Four years ago this week, in this space, I took baseball's Hall of Fame to task. My complaint? The HOF's absolute failure by not enshrining Indiana native and one-time Chicago White Sox pitcher Tommy John and the man who made John's stellar career possible – Dr. Frank Jobe.
Tearing the ulnar collateral ligament (UCL) in his left elbow in 1974, John, a Terre Haute native, should have been done. However, Dodgers' team physician Frank Jobe decided to try grafting a piece of tendon tissue in place of the UCL. In 1976, John was Comeback Player of the Year, would ultimately continue pitching another 13 years, and “Tommy John” surgery was born.
Without it, the successful careers of countless pitchers – including Yankee closer and HOF shoe-in Mariano Rivera – would never have happened.
In short, I argued that given what John physically overcame to become the 7th winningest southpaw in history, he and his pioneering surgeon deserved enshrinement.
However, in making that argument I committed an error of omission. Not only does the surgeon who invented the procedure belong in the HOF but so does the one who perfected it.
Dr. Lewis Yocum, a Chicago native, was hired by Jobe in 1977 and soon he was the Angels team physician and one of Jobe's partners. Now 88, Jobe is long retired as a surgeon, even as he continues to mentor his younger partners in the Kerlan-Jobe Clinic. Meanwhile, as this baseball season started, Yocum was the surgeon most MLB pitchers sought when the diagnosis was UCL tear – until last week.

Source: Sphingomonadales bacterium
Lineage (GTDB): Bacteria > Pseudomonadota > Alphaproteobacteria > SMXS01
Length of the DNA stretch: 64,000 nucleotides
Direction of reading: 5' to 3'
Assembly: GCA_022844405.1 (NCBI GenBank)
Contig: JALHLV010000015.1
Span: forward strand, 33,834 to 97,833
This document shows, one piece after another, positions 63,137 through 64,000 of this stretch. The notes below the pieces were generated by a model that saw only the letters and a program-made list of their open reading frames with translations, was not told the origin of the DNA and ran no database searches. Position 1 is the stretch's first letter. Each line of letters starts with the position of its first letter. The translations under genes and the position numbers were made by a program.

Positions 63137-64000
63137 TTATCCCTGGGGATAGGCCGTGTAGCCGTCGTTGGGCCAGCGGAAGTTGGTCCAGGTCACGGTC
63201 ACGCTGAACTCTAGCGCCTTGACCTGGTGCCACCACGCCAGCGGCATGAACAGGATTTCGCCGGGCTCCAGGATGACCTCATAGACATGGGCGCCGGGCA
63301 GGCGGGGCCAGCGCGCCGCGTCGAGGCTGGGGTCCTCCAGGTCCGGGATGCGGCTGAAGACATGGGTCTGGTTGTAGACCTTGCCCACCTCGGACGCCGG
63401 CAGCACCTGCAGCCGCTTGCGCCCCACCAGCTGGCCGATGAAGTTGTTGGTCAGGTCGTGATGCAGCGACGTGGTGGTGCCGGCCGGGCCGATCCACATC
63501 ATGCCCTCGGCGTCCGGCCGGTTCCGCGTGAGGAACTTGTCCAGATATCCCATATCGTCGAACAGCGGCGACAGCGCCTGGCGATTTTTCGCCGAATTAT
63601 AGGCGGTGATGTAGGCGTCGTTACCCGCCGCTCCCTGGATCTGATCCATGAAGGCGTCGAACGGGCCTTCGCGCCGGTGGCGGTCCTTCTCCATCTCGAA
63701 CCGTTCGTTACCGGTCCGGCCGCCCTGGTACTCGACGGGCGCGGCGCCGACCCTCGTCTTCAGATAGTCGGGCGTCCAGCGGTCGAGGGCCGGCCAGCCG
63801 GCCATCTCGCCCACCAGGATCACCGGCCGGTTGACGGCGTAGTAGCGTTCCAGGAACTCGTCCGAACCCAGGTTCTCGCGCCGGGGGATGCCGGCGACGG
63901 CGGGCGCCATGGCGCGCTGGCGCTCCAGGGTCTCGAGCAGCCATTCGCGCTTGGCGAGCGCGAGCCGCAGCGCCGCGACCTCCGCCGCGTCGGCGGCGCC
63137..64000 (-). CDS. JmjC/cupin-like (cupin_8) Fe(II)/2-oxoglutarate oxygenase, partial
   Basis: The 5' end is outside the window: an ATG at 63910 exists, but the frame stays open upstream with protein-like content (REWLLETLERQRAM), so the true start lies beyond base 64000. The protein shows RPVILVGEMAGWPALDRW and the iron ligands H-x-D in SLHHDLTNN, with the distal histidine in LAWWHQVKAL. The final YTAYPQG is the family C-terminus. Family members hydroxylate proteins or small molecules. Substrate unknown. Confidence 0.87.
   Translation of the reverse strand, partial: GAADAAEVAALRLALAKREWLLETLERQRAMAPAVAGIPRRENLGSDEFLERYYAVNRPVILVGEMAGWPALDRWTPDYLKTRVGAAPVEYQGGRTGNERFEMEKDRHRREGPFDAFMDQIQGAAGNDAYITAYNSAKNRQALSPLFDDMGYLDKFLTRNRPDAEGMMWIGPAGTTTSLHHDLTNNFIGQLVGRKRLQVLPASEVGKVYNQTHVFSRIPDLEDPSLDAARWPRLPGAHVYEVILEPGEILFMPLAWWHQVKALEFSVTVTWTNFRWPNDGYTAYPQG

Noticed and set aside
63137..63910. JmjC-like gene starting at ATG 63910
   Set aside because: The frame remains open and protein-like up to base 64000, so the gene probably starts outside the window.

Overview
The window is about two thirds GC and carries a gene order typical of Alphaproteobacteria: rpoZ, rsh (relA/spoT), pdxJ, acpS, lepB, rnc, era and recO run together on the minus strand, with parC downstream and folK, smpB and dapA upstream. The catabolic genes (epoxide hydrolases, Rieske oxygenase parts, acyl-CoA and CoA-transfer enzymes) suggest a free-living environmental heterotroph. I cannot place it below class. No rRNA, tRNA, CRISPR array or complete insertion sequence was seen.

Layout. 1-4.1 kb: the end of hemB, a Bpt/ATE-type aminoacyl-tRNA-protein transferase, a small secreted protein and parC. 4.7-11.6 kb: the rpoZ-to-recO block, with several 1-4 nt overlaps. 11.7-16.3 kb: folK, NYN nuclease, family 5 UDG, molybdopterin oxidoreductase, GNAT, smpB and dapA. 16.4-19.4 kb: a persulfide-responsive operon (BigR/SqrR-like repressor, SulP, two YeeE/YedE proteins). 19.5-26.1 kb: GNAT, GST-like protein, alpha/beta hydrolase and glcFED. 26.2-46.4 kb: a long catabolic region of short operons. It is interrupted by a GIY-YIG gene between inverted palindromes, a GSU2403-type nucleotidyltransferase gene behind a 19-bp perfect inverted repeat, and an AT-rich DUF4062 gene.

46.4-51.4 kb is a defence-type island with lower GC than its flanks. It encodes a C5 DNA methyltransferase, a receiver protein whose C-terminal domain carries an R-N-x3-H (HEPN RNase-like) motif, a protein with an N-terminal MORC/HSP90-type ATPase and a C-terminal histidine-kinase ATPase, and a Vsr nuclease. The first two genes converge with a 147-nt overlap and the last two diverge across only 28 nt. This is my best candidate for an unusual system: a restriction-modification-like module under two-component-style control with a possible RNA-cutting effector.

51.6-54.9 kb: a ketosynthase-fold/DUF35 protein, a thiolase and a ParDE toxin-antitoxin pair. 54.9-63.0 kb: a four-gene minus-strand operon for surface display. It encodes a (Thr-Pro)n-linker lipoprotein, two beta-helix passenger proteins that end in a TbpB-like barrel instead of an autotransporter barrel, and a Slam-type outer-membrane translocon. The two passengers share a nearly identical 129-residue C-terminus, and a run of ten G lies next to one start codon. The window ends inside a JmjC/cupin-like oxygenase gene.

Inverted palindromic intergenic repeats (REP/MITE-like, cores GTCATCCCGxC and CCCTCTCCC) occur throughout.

Just 65, Yocum passed away on May 25, a victim of liver cancer. Until the Angels dedicated their training room to him in early May, hardly any Angels knew he was ill.
With his friend and partner's passing, Jobe was quick to give credit. “He could probably do the Tommy John operation better than I could,” Jobe admitted to MLB.com.
Ironically, one of Yocum's more recent and most famous patients, Nationals ace Stephen Strasburg was in the news over the weekend. Last year, coming off 2011 Tommy John surgery, Strasburg was shut down in the midst of a pennant race after pitching 160 innings. The decision, with which Strasburg did not agree, was made arbitrarily by Washington general manager Mike Rizzo.
At the time, Yocum told the LA Times that he supported Rizzo but added there were no scientific studies to justify the decision.
Last July, I wrote, “As good as (Strasburg) and his teammates are this year, there is no guarantee that that he or they will ever be in a pennant race again.”
This year, the Nationals are a .500 team; Strasburg may have a 2.54 ERA but his record is 3-5; and he left Friday's start after just two innings with a muscle strain in his shoulder.
Worse, he no longer has Yocum to help.
Nor does the HOF have Yocum any longer to honor in person. It's shameful, much like the way Ron Santo was mistreated. At least they still have John and Jobe. John's situation is easily remedied by an act of the Veterans Committee. Jobe, however – not having been a player, manager, executive, or umpire, is not eligible. Given his accomplishments and age, medical personnel should be added to that eligibility list and fast.
John Doherty is a certified athletic trainer and licensed physical therapist. This column reflects solely his opinion. Reach him at email@example.com. Follow him on Twitter @JDohertyATCPT.